- Awareness Exposure: Putting your brand in environments capable of being seen by the largest possible number of people.
- Targeted Exposure: Showcasing your brand to people based on their specific purchasing habits, preferences, etc.
- Collaboration Exposure: Partnering with other brands in markets you are looking to expand into.
- Influencer Exposure: Partnering with influential individuals either within your existing market or markets in which you are looking to increase your market share.
- And so on.
For example, there is a reason why The Walt Disney Company spends $3 billion on advertising each year. While they would certainly hope to make that money back in sales, they are also aware of the importance of embedding the Disney brand in society’s consciousness. This is what building a global brand is really about: getting as many people in the world to recognize who you are—hopefully leading to both short-term, long-term, and generational loyalty.
3. Inevitably, a brand will go through a difficult perception period.
When health-conscious fast-casual restaurant chain Chipotle experienced a Salmonella outbreak in 2015, the brand’s perception was in serious trouble, as was its stock price.
“Chipotle wasn’t healthy, it was careless. Chipotle wasn’t using sustainable agriculture practices, it was taking shortcuts and serving contaminated food.” These were some of the perceptions customers suddenly had. Chipotle has since recovered, and today the business is alive and well. But sometimes, one bad event, one PR crisis can ruin a brand forever—and you’ll never be able to get the stain off.
The essence of great marketing is making promises that can be delivered on. Chipotle promised customers healthy, sustainable food, and when customers found out that promise wasn’t true, they were upset (and many of them, sick).
When a PR crisis hits, the answer isn’t to just spend more money on marketing, or do an entire rebranding to change the colors of the logo. The answer is to humbly accept that you screwed up, figure out how you can deliver on your promises again—and then reinforce to the public your commitment to doing so.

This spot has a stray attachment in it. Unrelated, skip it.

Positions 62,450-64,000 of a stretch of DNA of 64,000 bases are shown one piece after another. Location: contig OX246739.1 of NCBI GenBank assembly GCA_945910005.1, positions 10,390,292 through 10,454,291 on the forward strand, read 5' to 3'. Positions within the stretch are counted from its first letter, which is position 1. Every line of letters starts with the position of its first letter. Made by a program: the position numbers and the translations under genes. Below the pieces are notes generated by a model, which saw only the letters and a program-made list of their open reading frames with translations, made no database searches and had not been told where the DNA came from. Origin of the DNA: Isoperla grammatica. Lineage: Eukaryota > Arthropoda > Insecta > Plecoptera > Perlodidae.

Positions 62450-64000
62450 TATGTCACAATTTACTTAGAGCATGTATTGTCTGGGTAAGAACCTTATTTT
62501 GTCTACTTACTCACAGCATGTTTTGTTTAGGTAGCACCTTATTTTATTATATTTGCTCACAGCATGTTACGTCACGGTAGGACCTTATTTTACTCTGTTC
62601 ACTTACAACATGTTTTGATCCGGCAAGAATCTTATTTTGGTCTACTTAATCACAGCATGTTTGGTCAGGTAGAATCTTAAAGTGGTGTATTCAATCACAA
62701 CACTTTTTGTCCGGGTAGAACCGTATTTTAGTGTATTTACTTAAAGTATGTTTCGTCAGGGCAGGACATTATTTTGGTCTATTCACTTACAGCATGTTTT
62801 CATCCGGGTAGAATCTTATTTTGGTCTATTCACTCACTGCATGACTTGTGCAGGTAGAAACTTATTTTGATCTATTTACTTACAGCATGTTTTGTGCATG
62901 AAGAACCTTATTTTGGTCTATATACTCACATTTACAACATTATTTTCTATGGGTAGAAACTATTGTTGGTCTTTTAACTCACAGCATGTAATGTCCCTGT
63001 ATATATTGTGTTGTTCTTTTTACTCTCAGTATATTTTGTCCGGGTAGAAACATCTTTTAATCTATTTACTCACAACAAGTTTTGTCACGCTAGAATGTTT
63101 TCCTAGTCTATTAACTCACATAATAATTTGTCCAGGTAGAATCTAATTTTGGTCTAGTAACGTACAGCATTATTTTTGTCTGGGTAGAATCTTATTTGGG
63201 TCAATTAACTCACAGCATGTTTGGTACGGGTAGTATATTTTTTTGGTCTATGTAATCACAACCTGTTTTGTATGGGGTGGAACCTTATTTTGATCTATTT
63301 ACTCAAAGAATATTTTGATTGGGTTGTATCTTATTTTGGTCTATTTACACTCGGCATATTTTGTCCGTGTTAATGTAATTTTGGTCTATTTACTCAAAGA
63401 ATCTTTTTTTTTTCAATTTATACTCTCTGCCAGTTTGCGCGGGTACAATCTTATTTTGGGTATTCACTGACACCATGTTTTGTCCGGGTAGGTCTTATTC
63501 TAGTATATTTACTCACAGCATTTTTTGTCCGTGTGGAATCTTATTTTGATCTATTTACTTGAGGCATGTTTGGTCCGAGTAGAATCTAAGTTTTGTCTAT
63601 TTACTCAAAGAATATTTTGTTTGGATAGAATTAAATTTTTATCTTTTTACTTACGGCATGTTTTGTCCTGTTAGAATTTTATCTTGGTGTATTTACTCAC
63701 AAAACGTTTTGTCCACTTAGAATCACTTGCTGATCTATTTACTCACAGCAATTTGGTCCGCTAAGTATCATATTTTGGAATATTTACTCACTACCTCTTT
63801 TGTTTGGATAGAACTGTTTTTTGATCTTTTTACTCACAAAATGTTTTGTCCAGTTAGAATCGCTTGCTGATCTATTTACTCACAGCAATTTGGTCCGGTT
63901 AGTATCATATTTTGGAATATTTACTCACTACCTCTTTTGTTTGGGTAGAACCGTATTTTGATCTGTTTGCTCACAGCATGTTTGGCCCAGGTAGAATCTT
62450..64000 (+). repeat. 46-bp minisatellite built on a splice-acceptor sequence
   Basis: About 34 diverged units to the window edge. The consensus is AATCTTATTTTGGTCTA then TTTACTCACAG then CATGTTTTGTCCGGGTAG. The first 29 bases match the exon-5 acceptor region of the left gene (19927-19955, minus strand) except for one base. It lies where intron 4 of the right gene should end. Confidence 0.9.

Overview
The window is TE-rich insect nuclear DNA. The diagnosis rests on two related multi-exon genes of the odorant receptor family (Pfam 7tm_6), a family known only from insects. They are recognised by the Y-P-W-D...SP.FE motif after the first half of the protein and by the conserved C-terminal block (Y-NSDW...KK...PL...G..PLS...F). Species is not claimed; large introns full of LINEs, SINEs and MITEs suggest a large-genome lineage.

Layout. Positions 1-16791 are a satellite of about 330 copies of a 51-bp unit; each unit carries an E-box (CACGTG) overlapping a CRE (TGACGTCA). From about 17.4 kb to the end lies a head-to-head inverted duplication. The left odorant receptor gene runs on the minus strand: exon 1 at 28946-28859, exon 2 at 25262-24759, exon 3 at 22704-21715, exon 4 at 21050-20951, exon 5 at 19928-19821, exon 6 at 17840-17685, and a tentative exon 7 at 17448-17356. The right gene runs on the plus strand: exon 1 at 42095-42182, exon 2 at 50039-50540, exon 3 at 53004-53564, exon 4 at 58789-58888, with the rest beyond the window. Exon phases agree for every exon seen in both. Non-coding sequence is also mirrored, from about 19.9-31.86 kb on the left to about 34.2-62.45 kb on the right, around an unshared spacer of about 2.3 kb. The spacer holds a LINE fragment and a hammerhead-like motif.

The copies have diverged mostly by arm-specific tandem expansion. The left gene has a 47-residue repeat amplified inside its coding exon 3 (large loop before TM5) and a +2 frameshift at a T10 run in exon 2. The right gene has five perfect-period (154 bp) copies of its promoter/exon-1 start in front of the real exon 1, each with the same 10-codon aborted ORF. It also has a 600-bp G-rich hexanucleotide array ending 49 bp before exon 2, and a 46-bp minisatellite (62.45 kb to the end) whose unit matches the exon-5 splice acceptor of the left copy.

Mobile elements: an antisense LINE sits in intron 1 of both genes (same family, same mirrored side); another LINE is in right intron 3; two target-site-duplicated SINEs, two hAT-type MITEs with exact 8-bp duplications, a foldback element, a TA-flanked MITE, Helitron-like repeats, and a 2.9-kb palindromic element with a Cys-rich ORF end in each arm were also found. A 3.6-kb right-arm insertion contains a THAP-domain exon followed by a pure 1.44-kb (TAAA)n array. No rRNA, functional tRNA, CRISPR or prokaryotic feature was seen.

4. Finally, if and when the brand needs to evolve, you must decide which mountain you want to climb.
The more aware people become about your brand, the harder it is to change those deeply rooted perceptions.
If McDonald’s announced tomorrow that they wanted to stand for being one of the healthiest restaurants in America, that is going to be a very, very tall hill to climb. Not because they can’t, but because billions and billions of dollars have already been spent educating the world on a very different value proposition: fast, cheap, convenient.
What people say about your brand drives a huge amount of exposure and familiarity. For example, I don’t think I have ever seen a Ferrari commercial (nor do I own one), but I am familiar with their brand enough to know what they do. If Ferrari wanted to change my perception of their company, they could spend $1 billion on marketing efforts next year and I might not hear about their change in value proposition until a friend of a friend makes a comment at dinner one night.
This is both the gift and the curse of building a global brand.
Being recognized by billions of people all over the globe is a terrific thing. The challenge is, if you ever want to change, be prepared to spend a significant amount on marketing efforts for the next however-many years.